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GHAZW. From an Arabic word that means "to want," ghazw came to denote expeditionary raids by bedouin tribes against a rival tribe. A corrupted version of the word found its way into French (rezzou) and English (razzia). Originally, ghazw referred to the classical form of nomadic attacks against another tribe for the attaintment of booty. In pre-Islamic times (and afterward) ghazw was conducted according to a strict form of tribal etiquette and protocol. Nomadic raids were not always accompanied ...more


GHAZALI, ZAYNAB AL- (b. 1917), prominent writer and teacher of the Muslim Brotherhood, founder of the Muslim Women's Association (1936-1964). The daughter of an al-Azhar-educated independent religious teacher and cotton merchant, she was privately tutored in Islamic studies in the home in addition to attending public school through the secondary level, and she obtained certificates in hadith, preaching, and Qur'anic exegesis. Her father encouraged her to become an Islamic leader, citing the exam ...more


GHAZALI, MUHAMMAD AL- (b. 1917), Egyptian religious scholar and former leading member of alIkhwan al-Muslimun (Muslim Brotherhood). Born in Buhayra Province, he graduated from al-Azhar in 1941 and has occupied influential positions in his own country and in other Arab states. In Egypt, he was director of the Mosques Department, director general of Islamic Call (da'wah), and under secretary of the Ministry of Awqaf. He has also taught at the Universities of alAzhar (Egypt), King `Abd al -`Aziz an ...more


GHAZALI, ABU HAMID AL- (1058-1111), or Abu Hamid al-Ghazzali, medieval Muslim theologian, jurist, and mystic. Few individuals in the intellectual history of Islam have exerted influence as powerful and varied as did Abu Hamid al-Ghazali. When he died at the age of fifty-two, he had attempted, with an exceptionally perspicacious mind and a powerful pen, a grand synthesis of the Islamic sciences that has ever since evoked the wonder and admiration of scholars, both Muslim and non-Muslim. Born i ...more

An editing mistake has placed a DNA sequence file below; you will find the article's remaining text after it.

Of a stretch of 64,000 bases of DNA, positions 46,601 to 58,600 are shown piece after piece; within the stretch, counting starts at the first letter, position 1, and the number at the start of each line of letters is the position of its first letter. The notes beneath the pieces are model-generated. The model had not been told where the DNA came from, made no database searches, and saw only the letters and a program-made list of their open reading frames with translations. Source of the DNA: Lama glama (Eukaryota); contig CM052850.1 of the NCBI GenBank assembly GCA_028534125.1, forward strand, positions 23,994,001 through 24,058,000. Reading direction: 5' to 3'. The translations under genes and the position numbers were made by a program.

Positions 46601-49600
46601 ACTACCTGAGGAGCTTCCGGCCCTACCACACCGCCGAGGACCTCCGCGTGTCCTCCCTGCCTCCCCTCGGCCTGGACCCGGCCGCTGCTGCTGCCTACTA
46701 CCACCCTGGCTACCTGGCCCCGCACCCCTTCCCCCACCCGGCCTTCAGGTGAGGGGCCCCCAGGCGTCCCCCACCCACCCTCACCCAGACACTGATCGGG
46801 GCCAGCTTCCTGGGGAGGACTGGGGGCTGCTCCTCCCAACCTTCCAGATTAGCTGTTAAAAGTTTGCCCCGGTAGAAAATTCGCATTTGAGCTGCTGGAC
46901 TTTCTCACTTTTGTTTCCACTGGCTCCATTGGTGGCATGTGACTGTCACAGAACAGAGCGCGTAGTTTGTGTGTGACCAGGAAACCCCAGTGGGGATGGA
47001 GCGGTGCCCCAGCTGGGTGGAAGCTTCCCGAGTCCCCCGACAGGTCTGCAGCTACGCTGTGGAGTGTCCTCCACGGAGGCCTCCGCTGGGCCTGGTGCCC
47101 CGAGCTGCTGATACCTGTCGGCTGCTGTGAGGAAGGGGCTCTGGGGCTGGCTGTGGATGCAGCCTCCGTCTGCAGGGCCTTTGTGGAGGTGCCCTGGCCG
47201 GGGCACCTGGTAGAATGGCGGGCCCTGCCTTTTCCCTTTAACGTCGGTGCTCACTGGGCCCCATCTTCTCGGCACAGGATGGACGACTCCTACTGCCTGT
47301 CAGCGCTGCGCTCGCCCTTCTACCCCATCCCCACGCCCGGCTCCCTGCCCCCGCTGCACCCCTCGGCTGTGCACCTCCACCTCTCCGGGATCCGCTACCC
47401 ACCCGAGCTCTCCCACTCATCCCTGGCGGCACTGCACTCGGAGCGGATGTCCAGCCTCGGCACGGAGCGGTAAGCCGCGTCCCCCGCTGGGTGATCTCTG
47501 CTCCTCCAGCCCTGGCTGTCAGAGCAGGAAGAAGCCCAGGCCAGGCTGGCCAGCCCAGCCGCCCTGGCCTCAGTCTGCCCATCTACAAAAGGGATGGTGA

GHAYBAH. The Arabic word ghaybah literally means absence, but in the theological constructs of the Twelvers (Ithna `Asharlyah, a Shi`i sect) it designates the "occultation" of the twelfth imam, Muhammad, son of al-Hasan ibn `Ali al-`Askari (d. 874). He has gone into hiding, but he remains present in the community, and will return as an eschatological figure (al-mahdi, alqa'im). He will come with the sword, he will fill the earth with justice, and his reign will usher in the last days and the Res ...more


GHANNUSHI, RASHID AL- (b. 1941), Islamic thinker, activist, and political leader in Tunisia. Born to a peasant family in Tunisia, Rashid al-Ghannushi (often spelled Ghannoushi in Western literature) is the head of the Hizb al-Nahdah (Renaissance Party; formerly called Harakat al-Ittijah al-Islami, or Islamic Tendency Movement) and its chief theoretician. Ghannushi grew up in a religious household and received his early education in the traditional Zaytunah schools. In 1968 he received a degree i ...more


GHANA. The first Muslims to enter the area of modern Ghana were Dyula (Wangara) traders from the metropolitan districts of Mali. Attracted into the Voltaic region in the late fourteenth century by the gold trade from the Akan forest, these merchants established themselves in the numerous trading colonies that developed on the routes leading to the greater markets of the western Sudan. Their major settlement in the Voltaic region was Bighu. Leading Muslim families of Wa to the northwest also clai ...more


GERMANY. The knowledge of the Islamic Orient accumulated by envoys, pilgrims, and prisoners during the Middle Ages in German-speaking countries (e.g., contacts between the Carolingian court and the caliphate of Baghdad, during the Crusades and the Ottoman conquest of large parts of southeastern Europe) was important but did not result in a systematic academic reception. In this sense the sixteenth and part of the seventeenth centuries belong to the "prehistory" of Arabic and Islamic studies. In ...more


GEOMANCY. The term geomancy comes from medieval Latin geomantia, first used in Spain in the twelfth century as a translation of the Arabic `ilm al-raml ("the science of sand"), the most common name for this type of divination. The practice is to be distinguished from a Chinese form of prognostication based on landforms, also called "geomancy" in English, that is entirely unrelated to the Islamic art. The origin of the practice is a matter of speculation, but it appears to have been well establis ...more


GAZA. See West Bank and Gaza. ...more

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